The CFDA calls for change← Back
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Image source - pixabay
The CFDA has published the results of a report by the Boston Consulting Group. The independent body had been enlisted to investigate the relevancy of New York Fashion Week at a moment when the fashion industry is having to reassess the way the system works.
The report consists of findings from interviews with 50 fashion industry insiders including designers, retailers and press with the main conclusion being that “the time is ripe for change.” Multiple factors lie behind this prevalent feeling. The increasing use of digital means that consumers are exposed to designs for months before the pieces land in store, leading to “consumer fatigue”. In addition, out-of-season delivery drops lead to markdowns that are detrimental to brands. Meanwhile, many designers are facing burnout because of working in such a high-paced system.
In the face of this, the report comes up with a range of solutions which are all linked to in-season relevancy. The first option is focused on “in-season events”: this could include low-key previews for press combined with later seasonal fashion events (not necessarily fashion shows) that are customer-orientated, for example. As a second option, the CFDA suggests a hybrid model that lies between the current system and in-season strategies, whereby designers might decide to continue showing six months in advance but include “see-now, buy-now” pieces.
Video - Rebecca Minkoff's
Video - Rebecca Minkoff's
A handful designers have already started applying these new concepts: Rebecca Minkoff trialed the “see-now, buy-now” idea for her NYFW show by including current season pieces and Tom Ford cancelled his presentation in February, opting instead for a seasonal show in Autumn 2016.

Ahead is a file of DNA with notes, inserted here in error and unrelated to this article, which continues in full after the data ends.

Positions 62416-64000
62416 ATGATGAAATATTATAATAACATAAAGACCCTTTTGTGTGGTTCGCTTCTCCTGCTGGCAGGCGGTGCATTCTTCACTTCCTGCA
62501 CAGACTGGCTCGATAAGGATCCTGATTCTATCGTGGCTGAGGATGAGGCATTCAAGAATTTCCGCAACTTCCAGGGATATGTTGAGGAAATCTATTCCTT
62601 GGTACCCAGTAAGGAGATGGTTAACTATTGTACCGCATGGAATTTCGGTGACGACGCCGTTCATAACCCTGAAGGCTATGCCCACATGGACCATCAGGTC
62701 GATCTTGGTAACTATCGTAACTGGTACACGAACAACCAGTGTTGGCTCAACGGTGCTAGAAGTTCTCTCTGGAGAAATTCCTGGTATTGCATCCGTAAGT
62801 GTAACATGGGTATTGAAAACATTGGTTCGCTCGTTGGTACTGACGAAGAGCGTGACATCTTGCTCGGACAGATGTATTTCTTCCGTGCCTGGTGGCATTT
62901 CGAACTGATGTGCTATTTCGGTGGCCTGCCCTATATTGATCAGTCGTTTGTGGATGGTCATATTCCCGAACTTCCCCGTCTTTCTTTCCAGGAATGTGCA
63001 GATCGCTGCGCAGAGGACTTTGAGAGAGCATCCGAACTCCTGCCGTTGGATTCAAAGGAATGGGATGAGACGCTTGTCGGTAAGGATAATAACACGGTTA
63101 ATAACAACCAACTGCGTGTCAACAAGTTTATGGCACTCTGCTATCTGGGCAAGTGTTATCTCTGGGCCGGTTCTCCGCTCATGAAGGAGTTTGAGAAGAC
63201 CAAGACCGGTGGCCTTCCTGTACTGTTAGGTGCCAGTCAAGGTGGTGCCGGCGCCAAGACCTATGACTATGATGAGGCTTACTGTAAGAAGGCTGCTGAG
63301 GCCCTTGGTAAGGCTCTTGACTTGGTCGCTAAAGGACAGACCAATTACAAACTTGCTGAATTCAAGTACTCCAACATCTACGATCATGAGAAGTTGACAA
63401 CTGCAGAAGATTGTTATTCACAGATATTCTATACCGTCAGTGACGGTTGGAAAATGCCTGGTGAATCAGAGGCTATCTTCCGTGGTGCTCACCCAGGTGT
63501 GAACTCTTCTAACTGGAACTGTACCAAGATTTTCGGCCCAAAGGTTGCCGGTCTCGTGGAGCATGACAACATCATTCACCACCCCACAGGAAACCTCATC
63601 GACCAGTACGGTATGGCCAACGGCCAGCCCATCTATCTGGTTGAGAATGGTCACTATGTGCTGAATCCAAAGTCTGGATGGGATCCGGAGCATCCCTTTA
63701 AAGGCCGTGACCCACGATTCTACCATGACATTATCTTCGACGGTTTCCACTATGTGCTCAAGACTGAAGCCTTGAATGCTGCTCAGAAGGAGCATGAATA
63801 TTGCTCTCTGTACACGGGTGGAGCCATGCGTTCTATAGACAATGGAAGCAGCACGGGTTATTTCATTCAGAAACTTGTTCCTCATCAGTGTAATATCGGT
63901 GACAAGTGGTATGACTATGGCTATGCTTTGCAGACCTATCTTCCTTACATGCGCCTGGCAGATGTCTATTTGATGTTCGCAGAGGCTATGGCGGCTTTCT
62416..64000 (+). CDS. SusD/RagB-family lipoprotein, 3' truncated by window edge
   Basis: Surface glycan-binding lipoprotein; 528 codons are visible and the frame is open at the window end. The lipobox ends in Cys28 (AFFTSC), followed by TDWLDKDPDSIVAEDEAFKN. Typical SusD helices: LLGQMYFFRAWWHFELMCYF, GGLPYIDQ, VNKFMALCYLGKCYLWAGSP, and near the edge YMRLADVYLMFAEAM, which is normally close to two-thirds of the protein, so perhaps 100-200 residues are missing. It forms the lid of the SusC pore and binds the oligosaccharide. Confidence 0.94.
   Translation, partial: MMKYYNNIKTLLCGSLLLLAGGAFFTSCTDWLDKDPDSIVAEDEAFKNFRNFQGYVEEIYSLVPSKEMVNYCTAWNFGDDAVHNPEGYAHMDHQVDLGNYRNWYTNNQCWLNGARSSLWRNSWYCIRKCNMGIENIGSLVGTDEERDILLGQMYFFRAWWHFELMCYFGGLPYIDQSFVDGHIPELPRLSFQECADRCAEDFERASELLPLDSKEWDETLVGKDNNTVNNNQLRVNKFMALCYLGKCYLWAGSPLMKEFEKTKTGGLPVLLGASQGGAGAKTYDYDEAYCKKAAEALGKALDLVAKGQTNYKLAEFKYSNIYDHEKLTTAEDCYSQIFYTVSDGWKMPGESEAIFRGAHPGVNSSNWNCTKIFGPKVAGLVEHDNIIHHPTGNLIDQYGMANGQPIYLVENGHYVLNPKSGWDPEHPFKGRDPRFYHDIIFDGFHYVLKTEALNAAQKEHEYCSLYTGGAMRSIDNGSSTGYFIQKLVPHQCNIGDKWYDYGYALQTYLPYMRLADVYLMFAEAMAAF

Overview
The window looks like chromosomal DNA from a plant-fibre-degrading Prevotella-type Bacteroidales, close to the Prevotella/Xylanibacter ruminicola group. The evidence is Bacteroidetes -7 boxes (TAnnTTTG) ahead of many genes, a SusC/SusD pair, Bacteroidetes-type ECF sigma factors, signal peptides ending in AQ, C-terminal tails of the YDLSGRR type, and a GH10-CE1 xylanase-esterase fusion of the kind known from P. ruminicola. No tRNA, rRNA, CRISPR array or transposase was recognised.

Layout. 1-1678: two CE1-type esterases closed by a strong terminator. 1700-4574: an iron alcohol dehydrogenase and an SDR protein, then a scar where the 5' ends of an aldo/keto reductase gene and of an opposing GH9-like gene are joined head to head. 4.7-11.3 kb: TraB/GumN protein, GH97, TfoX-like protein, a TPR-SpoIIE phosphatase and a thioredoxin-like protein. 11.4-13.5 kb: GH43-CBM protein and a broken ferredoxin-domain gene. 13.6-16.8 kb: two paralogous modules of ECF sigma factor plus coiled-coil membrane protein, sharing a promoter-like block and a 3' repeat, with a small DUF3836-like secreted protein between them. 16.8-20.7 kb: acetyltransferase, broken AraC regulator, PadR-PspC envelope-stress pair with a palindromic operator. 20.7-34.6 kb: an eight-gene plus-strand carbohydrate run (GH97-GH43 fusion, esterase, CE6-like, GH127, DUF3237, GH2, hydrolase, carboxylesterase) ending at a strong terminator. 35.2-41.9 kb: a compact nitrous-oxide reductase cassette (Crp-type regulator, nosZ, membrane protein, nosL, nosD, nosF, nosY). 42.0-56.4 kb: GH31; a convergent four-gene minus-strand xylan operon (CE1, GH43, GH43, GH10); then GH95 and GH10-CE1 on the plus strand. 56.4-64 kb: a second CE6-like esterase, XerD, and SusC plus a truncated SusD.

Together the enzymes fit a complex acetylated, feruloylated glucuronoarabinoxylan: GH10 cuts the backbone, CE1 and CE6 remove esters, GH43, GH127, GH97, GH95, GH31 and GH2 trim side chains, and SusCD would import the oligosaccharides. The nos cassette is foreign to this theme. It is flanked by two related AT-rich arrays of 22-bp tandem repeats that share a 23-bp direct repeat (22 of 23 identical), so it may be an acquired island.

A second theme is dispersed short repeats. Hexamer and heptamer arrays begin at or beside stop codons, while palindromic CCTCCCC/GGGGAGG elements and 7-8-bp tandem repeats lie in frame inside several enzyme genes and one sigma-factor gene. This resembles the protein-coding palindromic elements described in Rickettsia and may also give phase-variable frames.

The CFDA’s report doesn’t offer a single solution, but instead gives some pointers and leaves it in the hands of the designers to make the right decision for their label. The report concludes: “While the CFDA will not promote only one specific idea at this time, it was imperative to bring out all the issues. It will encourage designers to try and experiment with new concepts and will foster continued conversations on the topic through stakeholder meetings, panel conversations, and workshops throughout the year.”
As designers start to identify and implement the model that works best for their brand, the CFDA predicts that change will gradually happen over the next two to three years. With the CFDA having officially initiated a discussion and openly supporting change, it’s clear that we’re at the very beginning of a major fashion system shake-up that will extend way beyond New York.